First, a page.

Double-Dipping Ban Sails Out of Committee

Longtime elected officials would no longer be able to use an obscure perk to boost their take-home pay under a bill that sailed out of a House committee Monday. The proposed double-dipping ban now heads to the House floor.

A House committee gave unanimous approval Monday to a bill eliminating the obscure loophole that allowed former Gov. Rick Perry to draw his salary and a state pension at the same time. 

The legislation, House Bill 408, now heads to the full House.

Two years ago, the bill stalled out at the end of the session. This year, so far, it’s been sailing through the legislative process. It passed 7-0 Monday in the House Pensions Committee, one week after a brief public hearing on it.

Rep. Dan Flynn, R-Canton, committee's chairman, said the bill fits perfectly with a drive this session to make practices under the Capitol dome more transparent.

Perry used the obscure provision of state pension law to retire without ever leaving office, a perk that’s only available to longtime state elected officials. Voters only learned about Perry’s lucrative pension arrangement after he was required to list the payments on his federal disclosure forms while he was running for president in 2011. At the time, Perry was making a $150,000 annual salary as governor and $92,000 a year in pension benefits.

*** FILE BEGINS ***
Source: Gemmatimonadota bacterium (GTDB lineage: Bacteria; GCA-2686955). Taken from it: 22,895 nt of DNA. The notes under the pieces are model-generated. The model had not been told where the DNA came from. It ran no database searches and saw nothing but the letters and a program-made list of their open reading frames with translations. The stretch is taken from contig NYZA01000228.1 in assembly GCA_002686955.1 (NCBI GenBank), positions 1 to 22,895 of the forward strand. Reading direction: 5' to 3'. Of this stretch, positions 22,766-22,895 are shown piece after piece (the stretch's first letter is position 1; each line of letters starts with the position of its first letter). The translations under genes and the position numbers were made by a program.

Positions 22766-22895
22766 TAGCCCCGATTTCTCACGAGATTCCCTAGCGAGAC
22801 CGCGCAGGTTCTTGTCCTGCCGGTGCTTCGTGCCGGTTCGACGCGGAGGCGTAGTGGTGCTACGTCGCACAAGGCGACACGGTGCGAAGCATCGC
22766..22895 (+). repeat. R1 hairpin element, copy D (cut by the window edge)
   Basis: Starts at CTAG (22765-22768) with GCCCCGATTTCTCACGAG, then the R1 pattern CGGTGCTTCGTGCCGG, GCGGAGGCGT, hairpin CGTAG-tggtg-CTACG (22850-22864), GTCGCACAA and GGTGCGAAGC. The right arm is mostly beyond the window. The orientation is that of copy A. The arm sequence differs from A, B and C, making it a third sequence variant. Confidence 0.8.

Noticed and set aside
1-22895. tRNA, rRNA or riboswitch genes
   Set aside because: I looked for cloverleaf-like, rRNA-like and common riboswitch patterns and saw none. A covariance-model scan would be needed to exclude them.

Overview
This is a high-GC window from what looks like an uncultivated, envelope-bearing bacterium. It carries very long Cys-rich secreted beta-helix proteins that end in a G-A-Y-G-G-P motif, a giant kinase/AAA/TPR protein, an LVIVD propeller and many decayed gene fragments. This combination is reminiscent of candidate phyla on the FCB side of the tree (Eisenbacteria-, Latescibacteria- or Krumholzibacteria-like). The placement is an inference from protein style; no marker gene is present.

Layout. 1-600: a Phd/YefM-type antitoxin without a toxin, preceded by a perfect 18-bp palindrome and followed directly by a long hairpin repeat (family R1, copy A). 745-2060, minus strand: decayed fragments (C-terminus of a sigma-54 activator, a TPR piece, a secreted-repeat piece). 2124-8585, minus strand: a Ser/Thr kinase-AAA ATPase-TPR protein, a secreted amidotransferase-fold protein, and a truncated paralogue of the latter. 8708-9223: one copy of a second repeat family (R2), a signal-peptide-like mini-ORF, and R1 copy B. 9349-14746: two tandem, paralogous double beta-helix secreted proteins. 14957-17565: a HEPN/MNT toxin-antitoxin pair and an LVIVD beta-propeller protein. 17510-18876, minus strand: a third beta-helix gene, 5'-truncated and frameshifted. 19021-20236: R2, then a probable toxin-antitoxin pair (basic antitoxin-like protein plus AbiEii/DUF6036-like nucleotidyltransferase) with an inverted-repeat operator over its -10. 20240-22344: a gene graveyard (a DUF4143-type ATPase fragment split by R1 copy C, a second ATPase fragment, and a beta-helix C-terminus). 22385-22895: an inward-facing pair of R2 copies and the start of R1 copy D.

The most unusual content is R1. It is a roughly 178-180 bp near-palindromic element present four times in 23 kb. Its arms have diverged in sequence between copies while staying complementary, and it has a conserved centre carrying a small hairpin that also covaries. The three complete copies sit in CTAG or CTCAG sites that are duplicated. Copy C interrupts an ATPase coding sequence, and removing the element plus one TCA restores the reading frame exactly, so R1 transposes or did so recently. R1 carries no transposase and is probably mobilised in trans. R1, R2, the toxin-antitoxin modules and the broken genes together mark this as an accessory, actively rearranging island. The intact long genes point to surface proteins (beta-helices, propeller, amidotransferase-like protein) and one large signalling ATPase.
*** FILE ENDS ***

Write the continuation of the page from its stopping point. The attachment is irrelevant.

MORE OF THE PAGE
“We’re better off having more transparency in government, and I think that’s what the people are asking for, and this is a good start,” Flynn said.

The bill sponsor, Rep. Chris Turner, D-Grand Prairie, called the legislation a “common-sense bill that people in both parties agree needs to pass in order to close the double-dipping loophole.”

The bill is not retroactive and thus does not impact the pension Perry receives, but it would bar future governors or other longtime state elected officials from using the same provision to boost their take-home pay. Gov. Greg Abbott, who has asked legislators to dedicate the session to ethics reform, has already signaled his support for eliminating the pension loophole.

“This session people seem to have a much more favorable view of the bill,” Turner said. “It’s not about Gov. Perry or any other individuals. It’s about making sure going forward that elected officials can’t get paid twice for doing one job.”